But let me take one step further back: in 1886, Leo Tolstoy wrote a book titled, “How Much Land Does a Man Need?” an intriguing allegory which addresses one man’s obsession with and possession by – land. (James Joyce considered Tolstoy’s little book to be “the greatest story that the literature of the world knows”.) Tolstoy was much influenced by the American political economist, journalist, and philosopher Henry George who believed that “people should own the value they produce themselves, but that the economic value derived from land (including natural resources) should belong equally to all members of society.”¹ Am I naive to believe this could be a way forward for South Africa, beyond the “it’s mine/no it’s mine” impasse? Or is a fascist-populist, Zimbabwe-style land grab with the inevitable bloodshed and famine simply and inexorably to be our fate? Henry George’s thinking “attracts support widely across the political spectrum, including labor union activists, socialists, anarchists, libertarians, reformers, conservatives, and wealthy investors. As a result, Henry George is still claimed as a primary intellectual influence by both classical liberals and socialists. Edwin Markham expressed a common sentiment when he said, “Henry George has always been to me one of the supreme heroes of humanity.”
Frankly, I am not optimistic about the outcome of the land issue. So much blood has been spilled over land in Africa: it is as if the land itself has been violated, and the cold winter wind which moves the veld grass and stirs the thorn trees seems to me like a reproach, a keening at so much injustice and pain. The land, stained red with the blood of African, Boer and Englishman perhaps knows no other language than blood. Perhaps the black nationalist and the white farmer sense this; I shudder to hear both speak in apocalyptic terms of slaughter and genocide. Walter Scheidel, the Stanford historian and author of The Great Leveler: Violence and the History of Inequality From the Stone Age to the Twenty-First Century, writes these sobering words:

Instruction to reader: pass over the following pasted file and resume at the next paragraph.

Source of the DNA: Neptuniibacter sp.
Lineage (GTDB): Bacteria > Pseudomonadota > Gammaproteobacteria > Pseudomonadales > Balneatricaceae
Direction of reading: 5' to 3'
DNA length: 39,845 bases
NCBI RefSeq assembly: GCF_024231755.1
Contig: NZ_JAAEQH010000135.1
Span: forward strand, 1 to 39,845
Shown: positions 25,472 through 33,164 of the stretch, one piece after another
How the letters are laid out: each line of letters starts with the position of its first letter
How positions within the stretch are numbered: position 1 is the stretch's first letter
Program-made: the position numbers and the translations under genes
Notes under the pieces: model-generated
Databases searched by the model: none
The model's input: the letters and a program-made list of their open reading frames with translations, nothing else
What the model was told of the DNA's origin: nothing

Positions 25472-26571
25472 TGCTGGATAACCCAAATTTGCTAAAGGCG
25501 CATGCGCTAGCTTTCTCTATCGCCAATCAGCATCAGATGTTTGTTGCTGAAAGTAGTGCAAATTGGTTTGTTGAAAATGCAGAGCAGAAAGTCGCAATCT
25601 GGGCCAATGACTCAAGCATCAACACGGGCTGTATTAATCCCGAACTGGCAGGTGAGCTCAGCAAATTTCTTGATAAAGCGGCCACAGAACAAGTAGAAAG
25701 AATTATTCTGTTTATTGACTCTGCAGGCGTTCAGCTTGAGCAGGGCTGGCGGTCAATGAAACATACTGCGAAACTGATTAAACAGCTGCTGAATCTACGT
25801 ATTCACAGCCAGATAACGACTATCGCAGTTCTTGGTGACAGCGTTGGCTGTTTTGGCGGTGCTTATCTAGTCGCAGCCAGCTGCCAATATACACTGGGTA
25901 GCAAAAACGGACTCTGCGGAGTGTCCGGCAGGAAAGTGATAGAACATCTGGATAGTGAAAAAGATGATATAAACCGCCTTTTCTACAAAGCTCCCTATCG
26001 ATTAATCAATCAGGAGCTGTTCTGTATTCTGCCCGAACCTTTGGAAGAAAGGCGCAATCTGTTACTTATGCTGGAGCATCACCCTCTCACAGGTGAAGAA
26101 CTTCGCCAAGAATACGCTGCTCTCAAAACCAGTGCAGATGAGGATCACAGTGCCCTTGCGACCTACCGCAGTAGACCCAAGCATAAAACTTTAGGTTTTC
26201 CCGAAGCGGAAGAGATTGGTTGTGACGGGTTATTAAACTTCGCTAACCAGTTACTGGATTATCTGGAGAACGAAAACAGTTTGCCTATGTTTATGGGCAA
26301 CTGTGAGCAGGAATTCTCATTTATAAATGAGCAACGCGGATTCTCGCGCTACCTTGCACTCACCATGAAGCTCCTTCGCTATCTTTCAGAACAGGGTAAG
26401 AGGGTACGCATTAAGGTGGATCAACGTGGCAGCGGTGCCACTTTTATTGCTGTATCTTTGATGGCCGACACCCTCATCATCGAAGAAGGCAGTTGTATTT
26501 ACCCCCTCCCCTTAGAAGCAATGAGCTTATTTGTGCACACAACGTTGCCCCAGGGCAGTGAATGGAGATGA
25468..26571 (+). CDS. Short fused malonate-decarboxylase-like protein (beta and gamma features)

“With the rarest of exceptions, great reductions in inequality were only ever brought forth in sorrow. Inequality has been written into the DNA of civilization ever since humans first settled down to farm the land. Throughout history, only massive, violent shocks that upended the established order proved powerful enough to flatten disparities in income and wealth. They appeared in four different guises: mass-mobilization warfare, violent and transformative revolutions, state collapse, and catastrophic epidemics. Hundreds of millions perished in their wake, and by the time these crises had passed, the gap between rich and poor had shrunk.”
God save us from such an apocalyptic vision! Yet in the absence of political will by a deeply compromised and elitist capitalist state – bound in a union of mutual benefit to the capitalist barons of our economy, what’s to prevent the ploughshares being hammered once more into swords (See: Beyond white monopoly capital: http://aidc.org.za/beyond-white-monopoly-capital-owns-south-africa/)
The ravages of empire, colonial and apartheid dispossession with all its manifest evil, is unlikely to be addressed by moderate, liberal, Georgian or Tolstoyan idealism. Perhaps a voice of reason or Christian idealism merely adds insult to the injury.
I must be quiet: I am that liberal Englishman whose bootstraps are a temptation for many an angry man.
I will leave off with a thought by John Talbot:
“Our responsibility is, however, to act consciously and with the attitude of respect and desire for cooperation. It is no different from respecting other people’s rights in our interactions, being courteous and sensitive to their needs and feelings. This attitude toward the land is almost universally held by aboriginal and native peoples, from the Bushman to the Native American Indians to the tribes of the South Pacific. Earth Etiquette, you might say.
Following directly from that is the principle that you cannot really buy, sell or own the land. Just as we cannot (or should not) own slaves of our own species, we would not make slaves of animals, plants or the land and nature in general.” 
A Response from my friend MB;